Tim's parents lift the grounding and take them to Puppy Co. for take your child to work day. While there, they slip away and find what they think is the plans for a "Forever Puppy", but they are captured by the company's founder and CEO, Francis E. Francis. They discover that Francis used to be the head of Baby Corp. and Boss Baby's idol, but was fired when it was discovered that his lactose intolerance kept the secret formula from working properly. Francis intends to have the Forever Puppies overshadow babies by stealing Boss Baby's serum bottle and infecting the puppies with it. Tim's parents go with Francis to Las Vegas, and Francis has his brother Eugene pose as Tim and Boss Baby's babysitter to keep them from interfering.
Without a steady flow of formula to maintain his intelligence, Boss Baby starts becoming a normal baby. Despite this, he and Tim evade the "babysitter" long enough to reach the airport but are too late to intercept Tim's parents. They sneak on to another plane bound for Las Vegas. There, they stall Francis' presentation when Eugene unwittingly gives away their plan. Furious at their interference, Francis locks Tim's parents up so he can burn them with exhaust from a rocket used to launch the Forever Puppies. Tim and Boss Baby defeat Eugene and move on to save their parents but are intercepted by Francis. Tim and Boss Baby push him off a ledge, making Francis tumble into the formula. Boss Baby opens the rocket to let the puppies out so they can save Tim's parents. His return to baby state is complete while on the rocket, but the baby starts crying and Tim sings to him with the family song to show his appreciation, causing him to jump off the rocket before it launches. After the rocket does launch, Francis tries to attack Boss Baby, but is picked up by Eugene and tells Tim that "This time we'll raise him right".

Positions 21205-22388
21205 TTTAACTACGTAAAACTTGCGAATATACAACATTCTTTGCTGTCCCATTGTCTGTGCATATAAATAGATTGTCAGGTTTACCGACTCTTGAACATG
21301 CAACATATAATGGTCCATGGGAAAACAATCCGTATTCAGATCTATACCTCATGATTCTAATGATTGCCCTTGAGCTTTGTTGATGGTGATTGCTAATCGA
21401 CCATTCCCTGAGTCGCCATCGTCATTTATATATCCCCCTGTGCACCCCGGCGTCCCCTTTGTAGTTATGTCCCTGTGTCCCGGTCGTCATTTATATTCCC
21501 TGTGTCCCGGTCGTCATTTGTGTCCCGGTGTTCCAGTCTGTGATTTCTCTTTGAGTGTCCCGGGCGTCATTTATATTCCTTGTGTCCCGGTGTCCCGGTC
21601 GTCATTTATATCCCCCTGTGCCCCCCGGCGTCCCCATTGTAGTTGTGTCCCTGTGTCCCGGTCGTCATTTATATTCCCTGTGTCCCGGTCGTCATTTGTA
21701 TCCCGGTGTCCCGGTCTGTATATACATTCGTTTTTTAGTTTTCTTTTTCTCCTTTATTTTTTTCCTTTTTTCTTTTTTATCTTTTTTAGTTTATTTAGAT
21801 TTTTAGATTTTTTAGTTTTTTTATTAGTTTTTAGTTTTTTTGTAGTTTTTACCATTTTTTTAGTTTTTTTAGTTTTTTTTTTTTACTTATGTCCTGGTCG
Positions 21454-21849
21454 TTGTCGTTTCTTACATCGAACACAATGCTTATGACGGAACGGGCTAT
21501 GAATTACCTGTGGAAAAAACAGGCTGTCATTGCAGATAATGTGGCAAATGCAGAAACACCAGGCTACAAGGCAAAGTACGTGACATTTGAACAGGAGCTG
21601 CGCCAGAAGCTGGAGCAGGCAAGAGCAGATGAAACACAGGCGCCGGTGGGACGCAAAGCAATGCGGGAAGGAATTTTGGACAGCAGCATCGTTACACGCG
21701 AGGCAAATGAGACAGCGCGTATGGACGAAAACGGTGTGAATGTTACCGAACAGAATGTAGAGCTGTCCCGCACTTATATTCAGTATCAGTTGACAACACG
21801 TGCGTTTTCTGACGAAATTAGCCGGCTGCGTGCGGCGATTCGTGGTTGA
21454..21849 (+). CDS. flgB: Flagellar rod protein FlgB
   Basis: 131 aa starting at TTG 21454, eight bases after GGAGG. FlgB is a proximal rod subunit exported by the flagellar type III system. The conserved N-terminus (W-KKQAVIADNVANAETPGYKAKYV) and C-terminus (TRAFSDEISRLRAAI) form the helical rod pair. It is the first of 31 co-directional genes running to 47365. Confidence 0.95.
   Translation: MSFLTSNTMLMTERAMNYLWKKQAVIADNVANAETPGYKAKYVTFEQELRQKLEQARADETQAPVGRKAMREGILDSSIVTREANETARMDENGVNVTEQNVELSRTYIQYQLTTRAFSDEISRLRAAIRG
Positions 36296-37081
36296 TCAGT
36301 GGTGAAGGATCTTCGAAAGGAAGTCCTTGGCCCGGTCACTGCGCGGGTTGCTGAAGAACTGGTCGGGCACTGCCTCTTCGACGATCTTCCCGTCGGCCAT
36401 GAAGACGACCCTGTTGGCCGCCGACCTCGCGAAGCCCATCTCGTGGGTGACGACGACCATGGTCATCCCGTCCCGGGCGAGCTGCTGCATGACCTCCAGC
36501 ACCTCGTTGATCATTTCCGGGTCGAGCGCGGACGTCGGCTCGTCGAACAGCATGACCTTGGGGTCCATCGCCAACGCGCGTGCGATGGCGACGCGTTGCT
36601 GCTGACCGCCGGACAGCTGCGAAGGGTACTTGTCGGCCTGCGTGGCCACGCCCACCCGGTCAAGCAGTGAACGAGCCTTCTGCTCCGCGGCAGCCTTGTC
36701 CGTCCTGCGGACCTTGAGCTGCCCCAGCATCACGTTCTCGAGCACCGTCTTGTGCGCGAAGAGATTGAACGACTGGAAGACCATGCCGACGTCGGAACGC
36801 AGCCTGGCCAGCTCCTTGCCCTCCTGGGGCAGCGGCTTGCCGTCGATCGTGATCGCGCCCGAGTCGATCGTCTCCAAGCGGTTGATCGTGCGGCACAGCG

Boss Baby is promoted and leaves. Tim goes back to being an only child, but he and Boss Baby miss each other. After Tim writes a letter convincing him to live with him as his brother, Boss Baby returns to the Templeton family as a regular baby named Theodore Lindsey "Ted" Templeton.
Back in the present, Tim finished with his brother Ted the story to his daugther, which she just had recently a baby sister, whom acts like Ted did when he was Boss Baby.
Upon reading the original book on which the film is based McGrath felt a connection to it, as he had an older brother and felt like "the boss baby of the family". In keeping with that theme he stated, in an interview with Den of Geek, that "My personal goal with this was to watch this movie with my brother, and to see how it affected him!", which resulted in McGrath's brothers being moved to tears by the completed film.